Bachelor of Journalism
The Bachelor of Journalism is an intensive, four-year degree that blends theory and skill development, to train students for jobs as journalists and communication specialists.
Learn both theory and practice
The practical side of the program focuses on writing, editing, interviewing, taking photographs, and working with new technology to produce print and online publications. The theory side of the program emphasizes media law, journalistic ethics, decision-making and critical thinking.
Students are encouraged to develop and hone their skills through working with widely circulated hard copy and electronic publications. The program is also structured to accommodate students with a wide range of educational and practical experience, as well as to provide a broad set of career and educational options for graduates.
Start with a strong foundation
Students enter the Bachelor of Journalism degree program by starting at first year, or by transferring into the program in second or third year. During the first two years of the program, students complete foundational journalism courses. In the third and fourth years, students fulfill the remaining credit requirements.
Foundation courses ensure that students:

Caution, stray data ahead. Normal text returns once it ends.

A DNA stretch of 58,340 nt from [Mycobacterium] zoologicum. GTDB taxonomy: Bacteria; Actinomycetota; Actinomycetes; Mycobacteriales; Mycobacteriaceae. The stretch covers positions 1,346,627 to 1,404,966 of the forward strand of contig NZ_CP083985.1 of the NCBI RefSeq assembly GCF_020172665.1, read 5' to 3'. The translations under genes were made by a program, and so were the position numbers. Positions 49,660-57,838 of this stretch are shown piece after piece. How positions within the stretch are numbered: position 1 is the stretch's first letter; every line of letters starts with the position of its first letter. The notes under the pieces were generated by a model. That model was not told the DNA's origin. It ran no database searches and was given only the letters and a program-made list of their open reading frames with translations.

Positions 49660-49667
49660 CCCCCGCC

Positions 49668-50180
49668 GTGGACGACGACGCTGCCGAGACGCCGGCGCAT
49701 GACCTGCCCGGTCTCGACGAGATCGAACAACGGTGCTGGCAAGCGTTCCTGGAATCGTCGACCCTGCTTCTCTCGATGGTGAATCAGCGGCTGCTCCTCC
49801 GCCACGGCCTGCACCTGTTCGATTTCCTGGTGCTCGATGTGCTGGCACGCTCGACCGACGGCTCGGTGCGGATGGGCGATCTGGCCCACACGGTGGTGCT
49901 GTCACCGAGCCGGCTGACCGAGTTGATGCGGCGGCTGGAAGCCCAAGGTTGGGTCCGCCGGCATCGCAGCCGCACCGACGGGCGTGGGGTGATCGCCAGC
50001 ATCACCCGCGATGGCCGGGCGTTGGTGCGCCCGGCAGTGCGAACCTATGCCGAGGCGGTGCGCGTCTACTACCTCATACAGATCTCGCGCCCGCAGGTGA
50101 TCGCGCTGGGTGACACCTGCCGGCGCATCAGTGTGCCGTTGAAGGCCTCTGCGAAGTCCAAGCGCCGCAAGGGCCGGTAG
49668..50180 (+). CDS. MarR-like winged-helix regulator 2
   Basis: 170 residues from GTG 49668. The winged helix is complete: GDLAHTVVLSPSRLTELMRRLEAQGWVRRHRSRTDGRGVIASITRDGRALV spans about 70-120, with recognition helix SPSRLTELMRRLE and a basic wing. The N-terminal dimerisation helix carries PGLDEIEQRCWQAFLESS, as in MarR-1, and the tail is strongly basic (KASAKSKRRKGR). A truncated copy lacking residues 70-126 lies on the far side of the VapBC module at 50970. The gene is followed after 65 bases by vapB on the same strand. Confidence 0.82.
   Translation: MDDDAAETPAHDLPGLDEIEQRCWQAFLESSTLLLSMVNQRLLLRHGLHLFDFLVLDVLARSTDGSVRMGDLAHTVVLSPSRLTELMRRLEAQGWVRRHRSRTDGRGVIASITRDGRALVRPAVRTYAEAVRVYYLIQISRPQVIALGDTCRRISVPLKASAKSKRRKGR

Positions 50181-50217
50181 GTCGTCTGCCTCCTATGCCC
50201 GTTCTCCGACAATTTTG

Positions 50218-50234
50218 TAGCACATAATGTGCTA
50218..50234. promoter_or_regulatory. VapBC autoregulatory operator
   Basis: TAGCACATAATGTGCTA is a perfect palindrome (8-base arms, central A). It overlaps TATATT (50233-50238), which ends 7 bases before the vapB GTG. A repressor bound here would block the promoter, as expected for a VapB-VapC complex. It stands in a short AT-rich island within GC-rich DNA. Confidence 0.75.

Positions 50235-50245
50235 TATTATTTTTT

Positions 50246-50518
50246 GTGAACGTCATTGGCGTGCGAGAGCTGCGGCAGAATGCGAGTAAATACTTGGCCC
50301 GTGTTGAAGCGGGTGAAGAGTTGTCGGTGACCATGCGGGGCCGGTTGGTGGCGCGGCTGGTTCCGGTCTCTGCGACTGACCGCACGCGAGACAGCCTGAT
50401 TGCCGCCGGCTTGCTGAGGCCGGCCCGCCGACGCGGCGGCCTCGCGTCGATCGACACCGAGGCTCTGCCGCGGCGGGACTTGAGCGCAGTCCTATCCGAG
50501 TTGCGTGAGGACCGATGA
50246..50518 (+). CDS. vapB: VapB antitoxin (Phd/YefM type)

- Develop writing, editing, design, layout, and basic photography and desktop publishing skills.
- Gain a broad, critical understanding of the legal, political, economic, and social issues and circumstances faced by media professionals.
- Build a knowledge base in media and communications theory and in the historical roles and social purposes of the media.
Overall, this is what you'll learn
- Basic journalism skills and understanding of the critical knowledge areas required by journalists and other professional communicators.
- Deadline reporting skills and expertise in common areas of news coverage.
- Familiarity with industry software and the high-level production skills gained by producing publications.
- Theoretical understanding of the problems and challenges faced in the field.
- Focused knowledge and skill in an area relevant to each student’s career goals.
The department usually receives more applications than it has spaces available each year — thus admission is competitive. Preference is given to those whose post-secondary studies show evidence of strong writing skills, a good understanding of Canadian history and politics, strong problem solving and critical thinking abilities, good oral communication and interpersonal skills, an understanding of visual design, and a general familiarity with computers.
A first for British Columbia
The Bachelor of Journalism degree program at Thompson Rivers University was established in 1998 as the province's first undergraduate degree program in journalism.